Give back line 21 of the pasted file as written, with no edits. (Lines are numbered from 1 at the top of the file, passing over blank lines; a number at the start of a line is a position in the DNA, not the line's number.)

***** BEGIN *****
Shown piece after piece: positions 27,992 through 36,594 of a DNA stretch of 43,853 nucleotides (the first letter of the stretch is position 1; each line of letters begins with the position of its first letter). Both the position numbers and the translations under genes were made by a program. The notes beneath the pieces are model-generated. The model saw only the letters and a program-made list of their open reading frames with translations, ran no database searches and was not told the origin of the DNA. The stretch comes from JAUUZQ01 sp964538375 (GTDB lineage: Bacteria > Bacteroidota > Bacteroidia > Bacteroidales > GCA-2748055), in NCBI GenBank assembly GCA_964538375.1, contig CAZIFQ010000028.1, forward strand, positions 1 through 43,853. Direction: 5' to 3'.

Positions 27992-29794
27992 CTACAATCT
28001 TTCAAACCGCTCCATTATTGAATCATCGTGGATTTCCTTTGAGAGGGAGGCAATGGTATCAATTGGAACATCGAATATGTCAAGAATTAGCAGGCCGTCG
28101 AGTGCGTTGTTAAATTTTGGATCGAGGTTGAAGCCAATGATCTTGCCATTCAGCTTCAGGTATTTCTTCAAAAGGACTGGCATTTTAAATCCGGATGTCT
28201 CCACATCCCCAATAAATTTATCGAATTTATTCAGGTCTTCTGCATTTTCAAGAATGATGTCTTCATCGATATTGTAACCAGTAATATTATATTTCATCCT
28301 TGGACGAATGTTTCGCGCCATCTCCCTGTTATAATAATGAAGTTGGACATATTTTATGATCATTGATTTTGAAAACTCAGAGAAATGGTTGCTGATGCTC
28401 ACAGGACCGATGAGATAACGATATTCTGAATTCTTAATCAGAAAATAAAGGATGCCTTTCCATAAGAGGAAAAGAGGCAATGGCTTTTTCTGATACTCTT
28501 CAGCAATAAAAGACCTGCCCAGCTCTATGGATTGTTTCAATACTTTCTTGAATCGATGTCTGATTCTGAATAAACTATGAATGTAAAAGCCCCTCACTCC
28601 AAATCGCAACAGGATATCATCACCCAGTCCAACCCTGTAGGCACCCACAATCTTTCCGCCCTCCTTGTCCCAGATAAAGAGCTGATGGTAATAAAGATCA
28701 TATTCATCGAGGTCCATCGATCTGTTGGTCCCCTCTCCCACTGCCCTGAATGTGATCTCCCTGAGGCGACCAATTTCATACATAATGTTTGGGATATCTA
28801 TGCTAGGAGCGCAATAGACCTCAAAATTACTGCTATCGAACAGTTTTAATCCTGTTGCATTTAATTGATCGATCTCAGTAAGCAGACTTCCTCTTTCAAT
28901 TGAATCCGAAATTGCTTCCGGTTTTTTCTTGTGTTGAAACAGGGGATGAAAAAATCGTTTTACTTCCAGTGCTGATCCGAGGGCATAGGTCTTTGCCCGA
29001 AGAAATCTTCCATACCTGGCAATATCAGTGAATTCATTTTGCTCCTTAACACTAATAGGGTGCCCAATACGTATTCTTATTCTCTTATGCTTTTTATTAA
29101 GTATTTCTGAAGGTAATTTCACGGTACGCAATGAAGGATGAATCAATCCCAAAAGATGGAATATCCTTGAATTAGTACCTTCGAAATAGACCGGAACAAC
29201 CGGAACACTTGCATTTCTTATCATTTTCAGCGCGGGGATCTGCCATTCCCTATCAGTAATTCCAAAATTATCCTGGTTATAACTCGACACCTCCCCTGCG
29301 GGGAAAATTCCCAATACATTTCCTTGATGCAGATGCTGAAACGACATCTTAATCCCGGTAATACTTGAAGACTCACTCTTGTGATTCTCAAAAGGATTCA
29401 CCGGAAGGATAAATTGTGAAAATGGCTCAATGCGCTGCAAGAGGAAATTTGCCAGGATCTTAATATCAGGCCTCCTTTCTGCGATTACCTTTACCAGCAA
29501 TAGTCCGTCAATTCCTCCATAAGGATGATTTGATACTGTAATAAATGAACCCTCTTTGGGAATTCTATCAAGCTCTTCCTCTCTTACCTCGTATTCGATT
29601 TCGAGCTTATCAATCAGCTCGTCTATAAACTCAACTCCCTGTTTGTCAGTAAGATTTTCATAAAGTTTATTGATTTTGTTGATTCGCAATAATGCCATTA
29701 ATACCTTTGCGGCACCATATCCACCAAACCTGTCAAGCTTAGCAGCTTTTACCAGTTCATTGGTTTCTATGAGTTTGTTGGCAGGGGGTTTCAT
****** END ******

29701 ATACCTTTGCGGCACCATATCCACCAAACCTGTCAAGCTTAGCAGCTTTTACCAGTTCATTGGTTTCTATGAGTTTGTTGGCAGGGGGTTTCAT